Some of the more serious problems that cause pregnancy cramps include things such as an ectopic pregnancy, signs of an early miscarriage, signs of a late miscarriage and also premature labour. An ectopic pregnancy is quite serious and occurs when a fertilized egg has been implanted outside the uterus usually in the fallopian tubes. Tenderness and cramping that starts on one side of the abdomen and then spreads across the whole abdomen can be a sign of an ectopic pregnancy which can be life threatening if left untreated. Early and late miscarriage can also cause cramps associated with bleeding and also lower abdomen pain. In the event of a miscarriage it is advised that you call your doctor and head to the nearest emergency hospital. Pregnancy cramps when experienced with an increase in vaginal discharge, lower abdominal pressure, backache and regular contractions may indicate premature labour. This can occur anytime between 20 and 36 weeks and can be brought on by things such as illness or stress.
If your pregnancy cramps are not caused by a serious underlying problem then there are a few things that you can do to alleviate the problem at home. Throughout the pregnancy you may experience cramps from stretched ligaments which can be treated by lying down with your feet up, cramps from being in the one position for too long and pre-labour cramps in the last few weeks of pregnancy. These cramps are all part of the pregnancy and if they occur without other symptoms then it is best to relax and manage the discomfort in a way that works for you.
Understanding your menstrual cycle and being able to calculate ovulation is key for women who are trying to conceive. Ovulation is the time that a mature egg is released from the follicle of an ovary and is the most fertile time during a women’s menstrual cycle. Once the egg has been released from the follicle it has an approximate life span of about 24 hours. This part of women’s menstrual cycle is the time when conception is most likely to occur. For couples who are trying for a baby, calculating when ovulation will occur gives the female a better chance at conception.
Generally, ovulation takes place around the 14 day mark after the beginning of a women’s menstrual cycle. Mostly women do not feel or notice this part of the menstrual cycle but it can cause some pain in the abdominal area which can last for a few seconds to an hour. There are several different methods for predicting and calculating ovulation which include Basal Body Temperature, the Cervical Mucus Method, keeping an Ovulation Calender and also using an Ovulation Predictor Kit.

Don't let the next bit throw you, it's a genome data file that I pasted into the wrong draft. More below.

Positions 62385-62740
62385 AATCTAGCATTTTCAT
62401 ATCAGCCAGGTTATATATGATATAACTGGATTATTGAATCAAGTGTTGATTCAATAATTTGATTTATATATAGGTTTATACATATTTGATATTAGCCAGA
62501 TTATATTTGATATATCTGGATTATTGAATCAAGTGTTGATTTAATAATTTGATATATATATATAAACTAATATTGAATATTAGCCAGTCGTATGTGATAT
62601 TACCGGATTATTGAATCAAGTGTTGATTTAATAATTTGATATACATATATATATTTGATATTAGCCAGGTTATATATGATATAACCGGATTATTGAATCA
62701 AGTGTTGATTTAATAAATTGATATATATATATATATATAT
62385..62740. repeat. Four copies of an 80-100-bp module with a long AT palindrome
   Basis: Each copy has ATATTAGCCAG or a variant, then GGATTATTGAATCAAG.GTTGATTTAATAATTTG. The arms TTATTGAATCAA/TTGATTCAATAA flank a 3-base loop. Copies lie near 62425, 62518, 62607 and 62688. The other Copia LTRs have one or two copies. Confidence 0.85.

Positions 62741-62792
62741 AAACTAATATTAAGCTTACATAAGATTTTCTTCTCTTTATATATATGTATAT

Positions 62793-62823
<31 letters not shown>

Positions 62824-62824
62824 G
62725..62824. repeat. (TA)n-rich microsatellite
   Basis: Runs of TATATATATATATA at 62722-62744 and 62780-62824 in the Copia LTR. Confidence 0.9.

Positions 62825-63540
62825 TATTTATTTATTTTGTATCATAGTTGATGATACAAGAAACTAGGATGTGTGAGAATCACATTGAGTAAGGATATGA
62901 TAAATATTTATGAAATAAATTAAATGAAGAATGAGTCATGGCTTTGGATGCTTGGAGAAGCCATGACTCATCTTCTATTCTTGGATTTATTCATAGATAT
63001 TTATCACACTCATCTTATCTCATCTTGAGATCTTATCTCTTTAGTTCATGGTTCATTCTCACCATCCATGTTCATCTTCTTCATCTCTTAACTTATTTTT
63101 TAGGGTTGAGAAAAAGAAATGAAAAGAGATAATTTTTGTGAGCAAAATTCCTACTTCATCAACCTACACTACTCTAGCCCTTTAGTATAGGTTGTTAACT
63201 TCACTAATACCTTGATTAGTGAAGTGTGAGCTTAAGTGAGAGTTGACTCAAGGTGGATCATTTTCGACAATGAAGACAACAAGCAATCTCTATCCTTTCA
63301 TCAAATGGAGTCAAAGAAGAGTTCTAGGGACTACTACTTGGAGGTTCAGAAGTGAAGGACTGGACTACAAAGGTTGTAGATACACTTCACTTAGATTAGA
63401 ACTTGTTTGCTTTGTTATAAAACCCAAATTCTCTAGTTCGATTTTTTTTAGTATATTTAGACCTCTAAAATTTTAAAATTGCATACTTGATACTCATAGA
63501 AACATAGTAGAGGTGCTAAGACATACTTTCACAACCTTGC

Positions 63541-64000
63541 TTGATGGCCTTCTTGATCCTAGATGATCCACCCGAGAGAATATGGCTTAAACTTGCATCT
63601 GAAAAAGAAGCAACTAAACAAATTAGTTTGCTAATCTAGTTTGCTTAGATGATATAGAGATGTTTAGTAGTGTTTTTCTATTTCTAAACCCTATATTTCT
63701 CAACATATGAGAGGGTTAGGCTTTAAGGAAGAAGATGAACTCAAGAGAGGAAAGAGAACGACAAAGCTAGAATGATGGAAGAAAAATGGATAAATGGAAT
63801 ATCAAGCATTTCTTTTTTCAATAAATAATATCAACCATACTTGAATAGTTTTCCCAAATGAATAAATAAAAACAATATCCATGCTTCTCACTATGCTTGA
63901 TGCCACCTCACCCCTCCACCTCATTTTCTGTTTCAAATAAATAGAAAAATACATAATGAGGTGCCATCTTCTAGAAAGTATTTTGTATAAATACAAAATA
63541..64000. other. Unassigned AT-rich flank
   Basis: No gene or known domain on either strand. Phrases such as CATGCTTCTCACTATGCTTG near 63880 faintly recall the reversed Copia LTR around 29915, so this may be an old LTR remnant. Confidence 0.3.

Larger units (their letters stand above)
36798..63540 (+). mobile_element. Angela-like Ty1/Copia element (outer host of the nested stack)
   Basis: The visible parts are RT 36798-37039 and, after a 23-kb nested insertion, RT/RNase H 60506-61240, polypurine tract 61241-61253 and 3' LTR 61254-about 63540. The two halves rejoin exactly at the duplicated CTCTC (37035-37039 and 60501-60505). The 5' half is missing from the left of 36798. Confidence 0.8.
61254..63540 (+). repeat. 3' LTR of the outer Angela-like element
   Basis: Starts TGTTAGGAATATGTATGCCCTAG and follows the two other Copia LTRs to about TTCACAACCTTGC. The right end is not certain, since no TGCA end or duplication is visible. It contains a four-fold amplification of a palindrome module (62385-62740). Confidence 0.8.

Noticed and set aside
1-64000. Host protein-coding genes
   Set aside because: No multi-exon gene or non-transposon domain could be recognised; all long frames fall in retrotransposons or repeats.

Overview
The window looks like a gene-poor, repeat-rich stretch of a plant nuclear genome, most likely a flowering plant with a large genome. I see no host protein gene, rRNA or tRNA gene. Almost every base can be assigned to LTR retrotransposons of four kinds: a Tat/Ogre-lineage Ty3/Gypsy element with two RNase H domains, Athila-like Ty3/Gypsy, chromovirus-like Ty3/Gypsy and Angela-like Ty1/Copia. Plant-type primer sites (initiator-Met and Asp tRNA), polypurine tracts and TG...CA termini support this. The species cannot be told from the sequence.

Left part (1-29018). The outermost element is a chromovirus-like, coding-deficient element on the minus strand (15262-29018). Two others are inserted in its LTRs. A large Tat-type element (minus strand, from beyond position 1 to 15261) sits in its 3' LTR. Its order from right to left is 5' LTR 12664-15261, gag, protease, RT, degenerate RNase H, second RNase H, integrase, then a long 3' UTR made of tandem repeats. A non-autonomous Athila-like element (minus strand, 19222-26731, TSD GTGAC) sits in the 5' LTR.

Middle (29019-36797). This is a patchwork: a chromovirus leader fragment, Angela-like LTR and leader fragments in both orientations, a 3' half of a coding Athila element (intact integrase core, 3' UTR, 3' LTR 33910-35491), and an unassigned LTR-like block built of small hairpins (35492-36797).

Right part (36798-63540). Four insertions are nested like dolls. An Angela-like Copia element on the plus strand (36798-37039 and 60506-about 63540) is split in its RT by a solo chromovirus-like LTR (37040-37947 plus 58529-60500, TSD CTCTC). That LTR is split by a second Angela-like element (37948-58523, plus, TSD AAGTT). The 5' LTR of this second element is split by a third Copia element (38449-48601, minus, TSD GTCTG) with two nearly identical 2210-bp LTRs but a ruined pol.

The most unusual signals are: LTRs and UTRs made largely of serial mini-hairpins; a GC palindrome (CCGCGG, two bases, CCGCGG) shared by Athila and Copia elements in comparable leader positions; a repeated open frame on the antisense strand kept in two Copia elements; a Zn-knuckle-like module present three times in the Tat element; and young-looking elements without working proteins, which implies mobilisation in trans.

The Basal Body Temperature method is quite easy and requires an accurate measurement of body temperature each day at the same time. An increase of progesterone in the system causes a small thermal change in the body. The raise in temperature will occur at the start of ovulation as the body creates a warm and fertile environment for the fertilised egg.
Another common method used to calculate ovulation is the Cervical Mucus Method. This looks in detail at the changes in consistency and the amount of cervical mucus that is present. Increases and decreases of mucus mirror the fertility patterns. Cervical mucus will increase and become clear just prior to ovulation and this is an indication of fertility.
Calculating Ovulation can also be done using a calendar. This method works by charting your fertility and being able to recognise the various cycles and menstrual periods. If you are going to use this method it is important to have an understanding of menstrual cycles and that you don’t forget to mark things down on the calendar.
It is also possible to buy ovulation tests or predictor kits which can accurately predict when a women is at her most fertile. These kits can be very accurate and generally work by detecting the amount of LH (Luteinizing Hormone) in the system. There is a surge in LH during ovulation.